I’ve tried ‘Sleep Mode’ and if does work flawlessly I remain puzzled that it states in its AMO page what would be a feature of discarded tabs : reducing RAM.

    Be it ‘Sleep Mode’ as any other comparable extension I’ve tried, that is extensions discarding tabs in their very own way (‘Auto Tab Discard’, ‘Tab Suspender’, ‘Tab Unloader’, Total Suspender’ as well as ‘Tabs2List’ which is installed), if I check Firefox RAM usage in Windows Task Manager before and after tabs are discarded (let’s consider all except the one I’m using, as in ‘Sleep Mode’), the amount is the same. What I do notice is the the CPU of discarded tabs is indeed zero, which is normal, but I don’t notice via the Task Manager a reduction of RAM.

    Am I missing something?

    1. Firefoxer said on April 1, 2019 at 3:42 pm

      I think it’s useful for my laptop. Especially in case of low battery. I want still continue my work and don’t want to close all my tab, because i will need it sometime.

  4. Firefoxer said on April 1, 2019 at 11:53 am

    * Allow setting (still alpha version)
    – Ignore pinned tabs
    – Sleep timer: sleep mode automatically will be actived after 0-120 mins

  5. steve said on March 30, 2019 at 3:22 pm

    I think Sleep Mode is good. It is really simple to use with me. In most use case, just one click to active or deactive. Special, the tab i want to use will automatically wakes up to ready. Really simple and effectively.

  6. Tom Hawack said on March 29, 2019 at 12:36 pm

    > How much memory does your browser use?

    Firefox 66.0.2 (x64) / Windows 7 (x64), no disk cache, browser.cache.memory.capacity = 1048576 (1GB) — 44 extensions + 10 userChrome.js scripts. System RAM is 8GB.

    When I start Firefox, Windows’ Task Manager shows 5 Firefox instances totaling 387MB.

    I never keep more than 10 tabs open, nevertheless I use an extension called Tabs2List which includes a feature enabling to hide (which hibernates as well) all or a chosen tab(s), which I never use.

    After having ran RAM-hungry tabs (long videos, Google Maps when Google Street View especially) I perform RAM cleanup with Firefox’s built-in about:memory / Free memory (sometimes freeing up hundreds of MBs).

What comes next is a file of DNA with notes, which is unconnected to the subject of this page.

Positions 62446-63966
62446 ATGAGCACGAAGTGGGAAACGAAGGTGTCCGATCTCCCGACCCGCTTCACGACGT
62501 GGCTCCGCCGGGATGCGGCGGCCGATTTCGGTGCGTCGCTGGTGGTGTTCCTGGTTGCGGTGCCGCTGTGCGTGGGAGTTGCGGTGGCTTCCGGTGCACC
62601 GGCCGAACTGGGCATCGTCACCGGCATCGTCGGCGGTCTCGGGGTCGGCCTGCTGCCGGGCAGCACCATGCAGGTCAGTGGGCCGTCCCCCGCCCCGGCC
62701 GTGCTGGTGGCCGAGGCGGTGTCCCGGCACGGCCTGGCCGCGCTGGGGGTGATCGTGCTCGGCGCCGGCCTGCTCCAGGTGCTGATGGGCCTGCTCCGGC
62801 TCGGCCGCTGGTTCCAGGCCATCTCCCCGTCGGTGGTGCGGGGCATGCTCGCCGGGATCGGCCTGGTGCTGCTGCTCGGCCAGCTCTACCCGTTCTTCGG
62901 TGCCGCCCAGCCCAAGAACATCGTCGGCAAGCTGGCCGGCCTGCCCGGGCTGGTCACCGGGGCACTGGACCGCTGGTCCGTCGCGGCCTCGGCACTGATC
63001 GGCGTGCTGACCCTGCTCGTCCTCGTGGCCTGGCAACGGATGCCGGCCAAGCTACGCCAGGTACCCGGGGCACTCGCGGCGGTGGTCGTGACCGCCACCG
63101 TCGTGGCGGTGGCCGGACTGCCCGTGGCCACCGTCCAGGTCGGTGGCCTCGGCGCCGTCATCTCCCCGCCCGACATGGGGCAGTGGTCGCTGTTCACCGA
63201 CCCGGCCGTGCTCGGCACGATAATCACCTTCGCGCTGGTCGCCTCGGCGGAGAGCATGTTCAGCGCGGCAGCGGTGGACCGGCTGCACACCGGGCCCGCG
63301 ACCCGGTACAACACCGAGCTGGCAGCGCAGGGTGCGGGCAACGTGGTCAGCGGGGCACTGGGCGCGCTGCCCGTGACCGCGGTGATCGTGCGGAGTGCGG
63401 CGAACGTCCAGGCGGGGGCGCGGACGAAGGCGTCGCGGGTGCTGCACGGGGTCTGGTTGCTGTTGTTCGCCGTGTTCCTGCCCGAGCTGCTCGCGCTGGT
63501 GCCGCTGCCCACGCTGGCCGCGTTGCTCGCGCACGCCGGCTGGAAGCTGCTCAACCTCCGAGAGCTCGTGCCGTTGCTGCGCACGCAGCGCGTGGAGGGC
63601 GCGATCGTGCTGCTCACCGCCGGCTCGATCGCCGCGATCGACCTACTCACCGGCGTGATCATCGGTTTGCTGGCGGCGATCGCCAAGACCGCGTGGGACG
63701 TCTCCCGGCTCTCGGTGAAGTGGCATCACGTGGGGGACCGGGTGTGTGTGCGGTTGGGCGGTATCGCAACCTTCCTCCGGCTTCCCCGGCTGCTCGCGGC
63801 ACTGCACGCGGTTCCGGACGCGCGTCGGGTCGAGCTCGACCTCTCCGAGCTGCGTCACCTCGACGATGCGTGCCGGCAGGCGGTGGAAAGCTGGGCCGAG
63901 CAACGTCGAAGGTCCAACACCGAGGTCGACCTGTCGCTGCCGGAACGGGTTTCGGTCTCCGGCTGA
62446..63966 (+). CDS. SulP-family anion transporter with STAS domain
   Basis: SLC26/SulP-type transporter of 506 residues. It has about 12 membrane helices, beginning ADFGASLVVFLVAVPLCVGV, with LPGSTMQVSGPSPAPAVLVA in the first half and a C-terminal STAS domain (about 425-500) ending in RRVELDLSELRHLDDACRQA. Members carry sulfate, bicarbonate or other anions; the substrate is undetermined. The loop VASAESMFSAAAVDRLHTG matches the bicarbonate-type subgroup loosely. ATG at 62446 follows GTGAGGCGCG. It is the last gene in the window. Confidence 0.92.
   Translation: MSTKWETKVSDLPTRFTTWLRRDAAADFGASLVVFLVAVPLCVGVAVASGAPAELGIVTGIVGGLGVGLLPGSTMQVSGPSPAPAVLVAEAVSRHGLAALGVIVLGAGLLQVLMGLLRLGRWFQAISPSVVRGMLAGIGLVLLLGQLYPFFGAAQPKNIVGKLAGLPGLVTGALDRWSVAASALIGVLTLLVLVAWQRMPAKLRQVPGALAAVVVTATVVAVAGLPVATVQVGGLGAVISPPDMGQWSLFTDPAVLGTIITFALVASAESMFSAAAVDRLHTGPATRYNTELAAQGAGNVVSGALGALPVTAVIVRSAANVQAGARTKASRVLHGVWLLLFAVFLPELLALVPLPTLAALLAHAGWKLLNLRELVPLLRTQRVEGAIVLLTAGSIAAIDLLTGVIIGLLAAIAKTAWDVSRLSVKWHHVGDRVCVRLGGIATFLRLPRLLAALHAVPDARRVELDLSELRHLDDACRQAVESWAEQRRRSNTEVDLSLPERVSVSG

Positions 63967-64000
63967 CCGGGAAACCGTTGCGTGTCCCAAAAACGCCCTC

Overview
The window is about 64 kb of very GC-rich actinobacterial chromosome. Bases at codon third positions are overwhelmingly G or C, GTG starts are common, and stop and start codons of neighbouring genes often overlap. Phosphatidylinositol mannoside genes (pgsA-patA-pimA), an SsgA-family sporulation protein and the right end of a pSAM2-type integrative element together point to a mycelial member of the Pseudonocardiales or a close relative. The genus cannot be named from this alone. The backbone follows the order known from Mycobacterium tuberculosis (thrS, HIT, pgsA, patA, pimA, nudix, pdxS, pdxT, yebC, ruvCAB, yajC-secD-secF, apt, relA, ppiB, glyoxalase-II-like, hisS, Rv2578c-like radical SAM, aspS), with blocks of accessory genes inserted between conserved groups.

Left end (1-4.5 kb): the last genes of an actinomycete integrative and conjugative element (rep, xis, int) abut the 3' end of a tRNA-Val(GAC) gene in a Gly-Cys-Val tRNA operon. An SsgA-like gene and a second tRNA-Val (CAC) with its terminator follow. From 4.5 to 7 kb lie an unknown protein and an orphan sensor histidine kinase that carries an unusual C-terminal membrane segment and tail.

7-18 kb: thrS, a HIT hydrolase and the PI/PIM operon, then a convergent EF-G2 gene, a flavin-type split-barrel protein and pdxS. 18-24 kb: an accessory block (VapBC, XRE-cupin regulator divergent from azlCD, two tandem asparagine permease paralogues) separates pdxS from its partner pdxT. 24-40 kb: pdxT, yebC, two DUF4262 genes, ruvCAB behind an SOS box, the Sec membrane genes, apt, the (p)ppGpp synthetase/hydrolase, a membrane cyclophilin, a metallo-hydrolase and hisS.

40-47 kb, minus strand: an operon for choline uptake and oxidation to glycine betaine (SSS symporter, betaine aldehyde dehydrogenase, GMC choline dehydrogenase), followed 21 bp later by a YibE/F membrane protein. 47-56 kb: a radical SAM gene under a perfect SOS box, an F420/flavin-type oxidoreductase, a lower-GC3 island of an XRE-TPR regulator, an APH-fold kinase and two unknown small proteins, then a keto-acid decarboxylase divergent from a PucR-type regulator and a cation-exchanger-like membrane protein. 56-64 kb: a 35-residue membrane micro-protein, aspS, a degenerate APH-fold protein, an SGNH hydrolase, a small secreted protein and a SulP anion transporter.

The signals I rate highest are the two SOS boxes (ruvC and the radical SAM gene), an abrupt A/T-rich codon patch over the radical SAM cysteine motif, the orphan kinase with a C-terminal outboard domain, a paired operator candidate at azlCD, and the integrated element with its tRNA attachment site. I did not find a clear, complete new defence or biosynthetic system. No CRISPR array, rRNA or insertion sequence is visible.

1. Phylis Sophical said on March 30, 2019 at 5:37 pm

      Tom: tried you ‘about-memory > Free memory. Reduced FF from 727.3 mb to 440.4 mb. Thanks!

  7. 420 said on March 28, 2019 at 9:03 pm

    They spend all their time working on new features (which is great) instead of optimizing the underlying foundation. Maybe like 10% on new features and 90% on optimization, would be a good mix I dont know I am not a developer.

  8. Darren said on March 28, 2019 at 6:47 pm

    Great suggestion. I end up with an obscene number of tabs open sometimes.

  9. ZzzZombi said on March 28, 2019 at 6:16 pm

    “Third-party tools and browser extensions” – Link got mixed up with something else in this sentence.

    1. Martin Brinkmann said on March 28, 2019 at 6:27 pm

      Sorry about that, fixed the link!

  10. T said on March 28, 2019 at 5:54 pm

    Which is the best between this, Dormancy, Auto Tab Discard, UnloadTabs, or Tab Suspender? Personally, Dormancy has never worked for me. Right now I’m using Auto Tab Discard, but I’ve never tried this one or Tab Suspender.

    1. happysurf said on March 28, 2019 at 6:49 pm

      Auto Tab Discard remain the best of his category.